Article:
tree. Amazingly that streamer from the tree didn't connect with the stepped leader. There must have been another streamer from the tree that reached a bit higher
NOT MY PIC !

cheers
Dave

jerromyjon said:
That's the other side of the story, conductors provide a stable "channel" for the electrons to organize into an efficient "stream" around a wire. The problem with wires is they don't always lead exactly where the current wants to go, so at some point the easiest path veers too far off course and it has to redirect.

Clearly the current finds the easiest path. But just as clearly the easiest path isn't always the lowest resistance path. So the question is, what causes the impedance to be so different from the resistance?

Jeff Rosenbury said:
what causes the impedance to be so different from the resistance?
The impedance simplifies to resistance in direct current, from what I've read. I'm still trying to fit the whole puzzle together.
Jeff Rosenbury said:
allowing a pinch to form and drive the current through the hull.
I think the pinch you were referring to is caused by the current organising so that the magnetic field helps to condense the stream, meaning the current precedes the pinch not the pinch precedes the current.

It is obviously a complicated phenomenon but I'm determined to figure it out!

Jeff Rosenbury said:
Clearly the current finds the easiest path. But just as clearly the easiest path isn't always the lowest resistance path. So the question is, what causes the impedance to be so different from the resistance?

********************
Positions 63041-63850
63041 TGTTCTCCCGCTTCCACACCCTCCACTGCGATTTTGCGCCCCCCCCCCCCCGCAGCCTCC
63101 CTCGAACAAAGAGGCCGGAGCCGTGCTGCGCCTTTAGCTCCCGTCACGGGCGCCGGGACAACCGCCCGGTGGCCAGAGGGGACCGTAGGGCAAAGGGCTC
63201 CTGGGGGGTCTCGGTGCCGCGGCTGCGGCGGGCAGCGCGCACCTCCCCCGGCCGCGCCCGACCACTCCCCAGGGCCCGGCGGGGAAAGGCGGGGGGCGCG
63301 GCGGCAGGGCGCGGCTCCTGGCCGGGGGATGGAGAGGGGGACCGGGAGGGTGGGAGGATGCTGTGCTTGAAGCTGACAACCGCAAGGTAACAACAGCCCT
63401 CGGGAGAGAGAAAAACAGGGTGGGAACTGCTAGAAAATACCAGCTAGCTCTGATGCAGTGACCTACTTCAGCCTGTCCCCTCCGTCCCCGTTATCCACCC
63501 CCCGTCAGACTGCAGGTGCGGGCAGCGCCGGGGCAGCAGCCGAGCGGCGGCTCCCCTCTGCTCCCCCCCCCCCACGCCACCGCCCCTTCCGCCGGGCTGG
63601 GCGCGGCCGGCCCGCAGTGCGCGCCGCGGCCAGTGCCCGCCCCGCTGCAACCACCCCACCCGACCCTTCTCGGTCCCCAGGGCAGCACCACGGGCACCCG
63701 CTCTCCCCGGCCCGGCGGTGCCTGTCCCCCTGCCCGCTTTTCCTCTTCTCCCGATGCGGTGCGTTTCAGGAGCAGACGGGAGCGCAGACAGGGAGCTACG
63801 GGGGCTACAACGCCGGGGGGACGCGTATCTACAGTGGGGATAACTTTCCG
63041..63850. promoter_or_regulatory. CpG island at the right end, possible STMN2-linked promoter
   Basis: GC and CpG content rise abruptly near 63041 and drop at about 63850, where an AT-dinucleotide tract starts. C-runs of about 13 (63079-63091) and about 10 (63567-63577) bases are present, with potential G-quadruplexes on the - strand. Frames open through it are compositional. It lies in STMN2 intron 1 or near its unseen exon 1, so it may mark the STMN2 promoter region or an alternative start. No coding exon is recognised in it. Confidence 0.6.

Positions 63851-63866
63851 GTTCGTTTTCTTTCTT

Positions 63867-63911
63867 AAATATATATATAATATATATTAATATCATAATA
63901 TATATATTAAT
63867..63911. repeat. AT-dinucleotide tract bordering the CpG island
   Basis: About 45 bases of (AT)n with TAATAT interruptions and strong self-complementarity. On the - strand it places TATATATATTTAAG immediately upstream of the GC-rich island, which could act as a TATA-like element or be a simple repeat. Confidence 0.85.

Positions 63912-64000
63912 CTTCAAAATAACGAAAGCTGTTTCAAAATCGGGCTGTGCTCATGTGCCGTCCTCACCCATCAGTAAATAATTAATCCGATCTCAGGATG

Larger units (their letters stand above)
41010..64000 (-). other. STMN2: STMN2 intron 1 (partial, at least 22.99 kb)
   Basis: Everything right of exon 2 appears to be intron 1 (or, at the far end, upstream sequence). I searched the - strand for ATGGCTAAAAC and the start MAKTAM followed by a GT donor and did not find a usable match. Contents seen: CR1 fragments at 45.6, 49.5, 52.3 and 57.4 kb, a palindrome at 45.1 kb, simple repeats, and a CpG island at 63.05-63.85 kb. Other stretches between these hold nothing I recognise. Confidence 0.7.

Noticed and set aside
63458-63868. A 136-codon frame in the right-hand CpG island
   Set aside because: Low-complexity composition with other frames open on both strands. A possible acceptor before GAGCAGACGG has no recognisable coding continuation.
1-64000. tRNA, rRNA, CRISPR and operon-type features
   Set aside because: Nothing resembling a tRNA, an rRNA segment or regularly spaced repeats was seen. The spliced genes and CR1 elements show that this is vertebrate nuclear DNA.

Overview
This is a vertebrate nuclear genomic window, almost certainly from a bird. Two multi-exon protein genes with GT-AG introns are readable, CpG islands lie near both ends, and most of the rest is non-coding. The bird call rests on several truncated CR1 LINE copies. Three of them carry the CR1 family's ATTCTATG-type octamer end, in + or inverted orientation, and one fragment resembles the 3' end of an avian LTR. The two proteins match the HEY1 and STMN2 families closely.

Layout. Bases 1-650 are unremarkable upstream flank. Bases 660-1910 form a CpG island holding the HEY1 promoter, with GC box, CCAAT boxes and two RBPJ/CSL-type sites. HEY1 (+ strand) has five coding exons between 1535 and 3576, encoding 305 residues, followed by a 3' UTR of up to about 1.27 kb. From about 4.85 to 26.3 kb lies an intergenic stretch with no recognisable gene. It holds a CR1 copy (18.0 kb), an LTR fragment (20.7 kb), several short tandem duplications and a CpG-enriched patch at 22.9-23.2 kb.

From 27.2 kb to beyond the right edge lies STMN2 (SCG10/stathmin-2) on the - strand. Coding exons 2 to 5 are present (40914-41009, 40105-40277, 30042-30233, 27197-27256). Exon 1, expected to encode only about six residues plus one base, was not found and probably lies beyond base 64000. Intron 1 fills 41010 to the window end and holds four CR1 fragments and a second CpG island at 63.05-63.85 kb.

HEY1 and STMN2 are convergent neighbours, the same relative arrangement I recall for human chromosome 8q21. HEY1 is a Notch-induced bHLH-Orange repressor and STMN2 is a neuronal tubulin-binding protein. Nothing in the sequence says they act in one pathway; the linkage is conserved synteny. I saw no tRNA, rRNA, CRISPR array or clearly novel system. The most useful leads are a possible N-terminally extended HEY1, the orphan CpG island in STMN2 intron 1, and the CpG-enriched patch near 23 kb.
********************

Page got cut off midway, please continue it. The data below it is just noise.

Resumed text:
Path singular? Event singular? My thinking keeps leading back to the plurals of both.

As time progresses, more ions will be created, thus changing the path resistance greatly. Resistance and impedance are transient and distributed. To model this problem you need differential equations distributed in 3D space. Maybe you even need Q.E.D.That sounds impossibly difficult to me.

But there.might be hope if you narrowed the OP question. A lightning rod's wire carries the current to ground. The wire does not evaporate, nor does it have sharp bends. Think of the guy wires for 1000' TV antennas. Does the current jump out of (or in to) the wire sometimes? There may be photographic evidence. If so why?In past PF threads, Davenn said that no matter what, the protected equipment inside get fried sometimes. That suggests that anaomlous outcomes do occur. Have a look at the remarkable picture of the Washington Monument that Dave posted in this thread.